Other characters also sabotage the game’s design for the better. Bros cannot double-jump, so whenever I was provided with The Brocketeer and his fiery jetpack, or Cherry Broling and the machine gun leg that keeps her aloft, I soared through stages as an unstoppable iron eagle. I became intangible while airborne, as Free Lives no doubt intended. I gambled, however, when retrieving prisoners. Hostages function as extra lives, and players should weigh the perks of an excess 1-up over inheriting a bro they are not versed in.
Whether or not you rescue all hostages per level, stages are more complex than they let on. Explosives litter each area, and Broforce lets people literally carve their own ways through the environments, either engaging assailants head-on or tunneling beneath the earth to mount an ambush or preserve their secrecy. But problems arise as the enemy’s numbers do. As more detonations enveloped the screen, the more laborious it was to diagnose what murdered me. Bullets? Falling boxes? A suicide bomber?
You will die in Broforce. Despite the chiseled six-packs, chests, and arms that men or women would swoon over, a stray bullet will end your bro’s life. The destruction seems like a bane and less of a blessing, in that regard. I stopped tallying incidents in which falling stones crushed my character ‒ the result of a reaction I started that then continued outside my field of view. Death comes cheap, both unpredictable and exempt from the player’s control. Several levels exclude checkpoints as well.
The lack of checkpoints hurts some levels, because Broforce is no technical masterpiece. The larger explosions tank the frame rate, a surefire fault when you need to react to your attackers quickly. Several loading screens pass before players embark on a new level (an almost instant process in the PC version), and most damning, the heroes freeze at random intervals (they do respond after a couple seconds). I ruled out the controller, my PS4, and an outdated version of Broforce as the culprits, and thus I counted myself lucky to have completed a few auto-scroller sections without excessive losses.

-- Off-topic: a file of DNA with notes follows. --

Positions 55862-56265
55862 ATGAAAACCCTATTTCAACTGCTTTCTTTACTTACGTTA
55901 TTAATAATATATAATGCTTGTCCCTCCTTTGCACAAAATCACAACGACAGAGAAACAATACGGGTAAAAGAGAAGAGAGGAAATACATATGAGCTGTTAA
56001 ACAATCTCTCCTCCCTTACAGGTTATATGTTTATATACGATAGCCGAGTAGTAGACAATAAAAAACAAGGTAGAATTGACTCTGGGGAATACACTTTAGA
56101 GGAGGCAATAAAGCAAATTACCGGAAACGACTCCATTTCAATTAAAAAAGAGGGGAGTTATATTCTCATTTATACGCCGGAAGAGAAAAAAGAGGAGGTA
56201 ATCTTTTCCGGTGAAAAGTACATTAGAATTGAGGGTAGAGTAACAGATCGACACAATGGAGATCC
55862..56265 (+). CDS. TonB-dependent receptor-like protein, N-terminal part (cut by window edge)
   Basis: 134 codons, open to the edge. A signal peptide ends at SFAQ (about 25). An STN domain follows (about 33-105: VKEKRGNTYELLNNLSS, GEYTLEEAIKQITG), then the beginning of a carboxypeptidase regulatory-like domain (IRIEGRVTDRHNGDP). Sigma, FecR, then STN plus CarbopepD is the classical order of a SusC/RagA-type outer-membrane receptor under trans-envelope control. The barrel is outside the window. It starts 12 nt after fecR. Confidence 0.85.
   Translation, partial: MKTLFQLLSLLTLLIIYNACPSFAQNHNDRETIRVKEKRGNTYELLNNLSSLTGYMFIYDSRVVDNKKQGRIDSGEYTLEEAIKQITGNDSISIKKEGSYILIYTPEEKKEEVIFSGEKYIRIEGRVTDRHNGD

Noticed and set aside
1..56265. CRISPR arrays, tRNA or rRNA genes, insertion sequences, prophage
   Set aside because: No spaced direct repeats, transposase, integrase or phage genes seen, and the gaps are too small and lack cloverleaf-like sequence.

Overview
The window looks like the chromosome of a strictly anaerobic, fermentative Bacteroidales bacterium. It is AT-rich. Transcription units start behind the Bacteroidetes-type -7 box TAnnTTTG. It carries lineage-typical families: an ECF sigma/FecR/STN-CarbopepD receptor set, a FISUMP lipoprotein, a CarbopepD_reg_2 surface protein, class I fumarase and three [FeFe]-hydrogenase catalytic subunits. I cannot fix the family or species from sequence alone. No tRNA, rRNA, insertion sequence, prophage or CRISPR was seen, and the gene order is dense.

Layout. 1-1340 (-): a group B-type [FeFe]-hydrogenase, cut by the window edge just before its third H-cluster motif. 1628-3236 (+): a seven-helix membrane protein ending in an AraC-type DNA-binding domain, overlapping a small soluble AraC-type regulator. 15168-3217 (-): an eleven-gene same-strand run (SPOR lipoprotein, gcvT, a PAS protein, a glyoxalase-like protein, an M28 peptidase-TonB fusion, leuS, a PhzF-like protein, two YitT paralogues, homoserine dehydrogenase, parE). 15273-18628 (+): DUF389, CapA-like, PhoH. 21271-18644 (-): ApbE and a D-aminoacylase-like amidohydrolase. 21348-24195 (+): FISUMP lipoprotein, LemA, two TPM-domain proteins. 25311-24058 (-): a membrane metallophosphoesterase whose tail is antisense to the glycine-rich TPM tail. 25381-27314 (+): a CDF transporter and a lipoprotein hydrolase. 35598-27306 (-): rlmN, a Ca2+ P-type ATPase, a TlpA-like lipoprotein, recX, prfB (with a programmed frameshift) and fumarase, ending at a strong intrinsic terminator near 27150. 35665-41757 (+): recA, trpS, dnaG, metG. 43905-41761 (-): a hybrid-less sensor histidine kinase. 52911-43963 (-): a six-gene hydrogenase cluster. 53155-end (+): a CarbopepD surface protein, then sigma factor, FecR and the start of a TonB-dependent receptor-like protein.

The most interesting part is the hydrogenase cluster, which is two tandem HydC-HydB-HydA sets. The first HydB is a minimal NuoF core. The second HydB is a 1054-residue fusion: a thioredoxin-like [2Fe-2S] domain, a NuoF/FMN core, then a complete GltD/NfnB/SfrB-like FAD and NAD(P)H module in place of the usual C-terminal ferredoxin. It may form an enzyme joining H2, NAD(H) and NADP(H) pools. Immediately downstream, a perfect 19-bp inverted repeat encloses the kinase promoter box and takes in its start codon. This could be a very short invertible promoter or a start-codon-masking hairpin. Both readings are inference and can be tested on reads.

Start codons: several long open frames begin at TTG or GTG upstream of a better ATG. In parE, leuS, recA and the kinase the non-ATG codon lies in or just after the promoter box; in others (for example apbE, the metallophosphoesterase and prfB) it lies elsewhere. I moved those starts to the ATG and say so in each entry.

Those technical problems persisted across the remaining modes. The level editor stands as a testament to other players’ creative, patient minds. It illustrates how little imagination I have in terms of game design. I can pen you a story for children or for your doctoral studies, but putting gameplay ideas into practice is more time-consuming than it is satisfactory for me.
I felt equally indifferent while trying Broforce’s Ironbro mode, where Free Lives decreases the number of prisoners that appear per level and relegates each bro to a lone life. If Bronan the Barbarian collapses on a pit of spikes, you cannot use him again until you begin a fresh Ironbro playthrough.
Co-op is another unconquerable beast. A single bro possesses ample firepower to enslave a continent, so consider the havoc three liberators unleash on Broforce’s locations. From jungle greenery to alien hives to areas given a fire and brimstone makeover, no setting is safe from a quadruple hero team-up. You could burn actual bridges, leaving friends without the means to cross a chasm, or end their lives in a friendly fire exhibition of propane and gasoline. Enjoy this side-scrolling shooter alone, preferably, if you want to finish it.
I reiterate: Broforce parodies the action movie stars that transformed the last thirty years into a prosperous era of ludicrous thrills and quotable one-liners. For many games, that would bring discussions to an end. Wielding the weapons of a pixelated John McClane, Snake Pliskin, or Robocop leads to a satisfying power fantasy, as long as you survive. Every cheap death and technical shortcoming is a reminder that no one, not even our cinema role models, is perfect.
But I would award a perfect score to the Broforce theme. You won’t hear a more hardcore rock anthem in this business.
This review is based on the PS4 version.
Broforce is an enjoyable ode to gamers that were raised by action movies and 16-bit consoles. The technical defects of the PS4 version, however, give the PC original the clear advantage.